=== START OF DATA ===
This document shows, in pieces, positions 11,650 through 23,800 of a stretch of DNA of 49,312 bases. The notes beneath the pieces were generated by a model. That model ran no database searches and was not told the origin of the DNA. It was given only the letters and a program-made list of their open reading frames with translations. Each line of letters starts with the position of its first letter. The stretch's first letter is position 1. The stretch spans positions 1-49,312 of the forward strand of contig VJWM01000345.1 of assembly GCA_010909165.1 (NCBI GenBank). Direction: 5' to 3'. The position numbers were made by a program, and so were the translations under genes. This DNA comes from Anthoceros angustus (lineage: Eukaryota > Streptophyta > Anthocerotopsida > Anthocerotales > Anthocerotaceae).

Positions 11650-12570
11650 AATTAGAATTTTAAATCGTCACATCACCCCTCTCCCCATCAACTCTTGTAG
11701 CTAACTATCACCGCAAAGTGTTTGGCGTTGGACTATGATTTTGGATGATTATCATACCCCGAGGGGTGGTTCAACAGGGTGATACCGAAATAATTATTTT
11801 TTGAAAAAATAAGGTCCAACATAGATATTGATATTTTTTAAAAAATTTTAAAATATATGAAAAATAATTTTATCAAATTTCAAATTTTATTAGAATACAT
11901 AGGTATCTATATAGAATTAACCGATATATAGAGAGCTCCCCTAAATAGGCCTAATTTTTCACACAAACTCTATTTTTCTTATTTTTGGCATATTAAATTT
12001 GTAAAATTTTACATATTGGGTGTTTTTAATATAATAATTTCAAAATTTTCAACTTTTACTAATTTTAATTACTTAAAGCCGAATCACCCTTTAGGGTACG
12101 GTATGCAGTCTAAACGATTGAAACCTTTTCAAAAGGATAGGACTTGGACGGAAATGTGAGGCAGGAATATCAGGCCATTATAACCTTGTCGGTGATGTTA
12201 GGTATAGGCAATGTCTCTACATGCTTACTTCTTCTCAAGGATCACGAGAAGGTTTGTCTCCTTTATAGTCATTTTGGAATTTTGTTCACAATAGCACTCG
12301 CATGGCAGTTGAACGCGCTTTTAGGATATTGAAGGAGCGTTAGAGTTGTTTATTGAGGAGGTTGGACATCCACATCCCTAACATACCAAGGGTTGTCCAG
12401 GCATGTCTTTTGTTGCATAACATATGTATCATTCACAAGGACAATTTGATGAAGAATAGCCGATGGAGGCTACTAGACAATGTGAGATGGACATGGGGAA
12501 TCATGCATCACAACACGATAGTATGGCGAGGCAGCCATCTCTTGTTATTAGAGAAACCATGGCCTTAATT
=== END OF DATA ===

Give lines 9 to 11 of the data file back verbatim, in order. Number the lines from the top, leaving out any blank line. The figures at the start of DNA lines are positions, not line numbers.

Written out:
12201 GGTATAGGCAATGTCTCTACATGCTTACTTCTTCTCAAGGATCACGAGAAGGTTTGTCTCCTTTATAGTCATTTTGGAATTTTGTTCACAATAGCACTCG
12301 CATGGCAGTTGAACGCGCTTTTAGGATATTGAAGGAGCGTTAGAGTTGTTTATTGAGGAGGTTGGACATCCACATCCCTAACATACCAAGGGTTGTCCAG
12401 GCATGTCTTTTGTTGCATAACATATGTATCATTCACAAGGACAATTTGATGAAGAATAGCCGATGGAGGCTACTAGACAATGTGAGATGGACATGGGGAA